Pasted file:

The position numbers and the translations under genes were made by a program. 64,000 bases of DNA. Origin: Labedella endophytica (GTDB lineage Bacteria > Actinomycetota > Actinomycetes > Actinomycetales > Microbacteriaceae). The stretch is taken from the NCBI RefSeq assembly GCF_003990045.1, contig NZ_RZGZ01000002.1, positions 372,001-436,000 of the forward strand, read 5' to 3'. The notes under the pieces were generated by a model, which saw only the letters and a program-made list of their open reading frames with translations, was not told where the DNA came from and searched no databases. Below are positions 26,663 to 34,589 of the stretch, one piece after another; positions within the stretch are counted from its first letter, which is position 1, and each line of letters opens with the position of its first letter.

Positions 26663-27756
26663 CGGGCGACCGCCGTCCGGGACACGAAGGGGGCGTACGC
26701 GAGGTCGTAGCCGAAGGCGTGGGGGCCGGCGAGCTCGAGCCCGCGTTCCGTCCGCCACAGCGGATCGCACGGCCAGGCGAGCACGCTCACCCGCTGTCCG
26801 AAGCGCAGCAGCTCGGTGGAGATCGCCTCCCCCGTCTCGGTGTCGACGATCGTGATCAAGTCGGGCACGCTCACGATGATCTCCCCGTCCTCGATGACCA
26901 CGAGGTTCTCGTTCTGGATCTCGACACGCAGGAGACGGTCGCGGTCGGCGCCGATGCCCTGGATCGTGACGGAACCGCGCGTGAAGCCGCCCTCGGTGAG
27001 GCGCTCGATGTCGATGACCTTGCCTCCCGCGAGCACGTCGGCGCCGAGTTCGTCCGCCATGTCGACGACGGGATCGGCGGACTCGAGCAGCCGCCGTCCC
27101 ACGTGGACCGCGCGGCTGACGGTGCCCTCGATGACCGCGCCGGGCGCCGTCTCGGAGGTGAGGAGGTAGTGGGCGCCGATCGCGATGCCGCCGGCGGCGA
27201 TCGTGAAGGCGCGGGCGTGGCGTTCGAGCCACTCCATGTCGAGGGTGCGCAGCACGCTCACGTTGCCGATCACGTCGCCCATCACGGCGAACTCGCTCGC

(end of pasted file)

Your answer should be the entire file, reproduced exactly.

The position numbers and the translations under genes were made by a program. 64,000 bases of DNA. Origin: Labedella endophytica (GTDB lineage Bacteria > Actinomycetota > Actinomycetes > Actinomycetales > Microbacteriaceae). The stretch is taken from the NCBI RefSeq assembly GCF_003990045.1, contig NZ_RZGZ01000002.1, positions 372,001-436,000 of the forward strand, read 5' to 3'. The notes under the pieces were generated by a model, which saw only the letters and a program-made list of their open reading frames with translations, was not told where the DNA came from and searched no databases. Below are positions 26,663 to 34,589 of the stretch, one piece after another; positions within the stretch are counted from its first letter, which is position 1, and each line of letters opens with the position of its first letter.

Positions 26663-27756
26663 CGGGCGACCGCCGTCCGGGACACGAAGGGGGCGTACGC
26701 GAGGTCGTAGCCGAAGGCGTGGGGGCCGGCGAGCTCGAGCCCGCGTTCCGTCCGCCACAGCGGATCGCACGGCCAGGCGAGCACGCTCACCCGCTGTCCG
26801 AAGCGCAGCAGCTCGGTGGAGATCGCCTCCCCCGTCTCGGTGTCGACGATCGTGATCAAGTCGGGCACGCTCACGATGATCTCCCCGTCCTCGATGACCA
26901 CGAGGTTCTCGTTCTGGATCTCGACACGCAGGAGACGGTCGCGGTCGGCGCCGATGCCCTGGATCGTGACGGAACCGCGCGTGAAGCCGCCCTCGGTGAG
27001 GCGCTCGATGTCGATGACCTTGCCTCCCGCGAGCACGTCGGCGCCGAGTTCGTCCGCCATGTCGACGACGGGATCGGCGGACTCGAGCAGCCGCCGTCCC
27101 ACGTGGACCGCGCGGCTGACGGTGCCCTCGATGACCGCGCCGGGCGCCGTCTCGGAGGTGAGGAGGTAGTGGGCGCCGATCGCGATGCCGCCGGCGGCGA
27201 TCGTGAAGGCGCGGGCGTGGCGTTCGAGCCACTCCATGTCGAGGGTGCGCAGCACGCTCACGTTGCCGATCACGTCGCCCATCACGGCGAACTCGCTCGC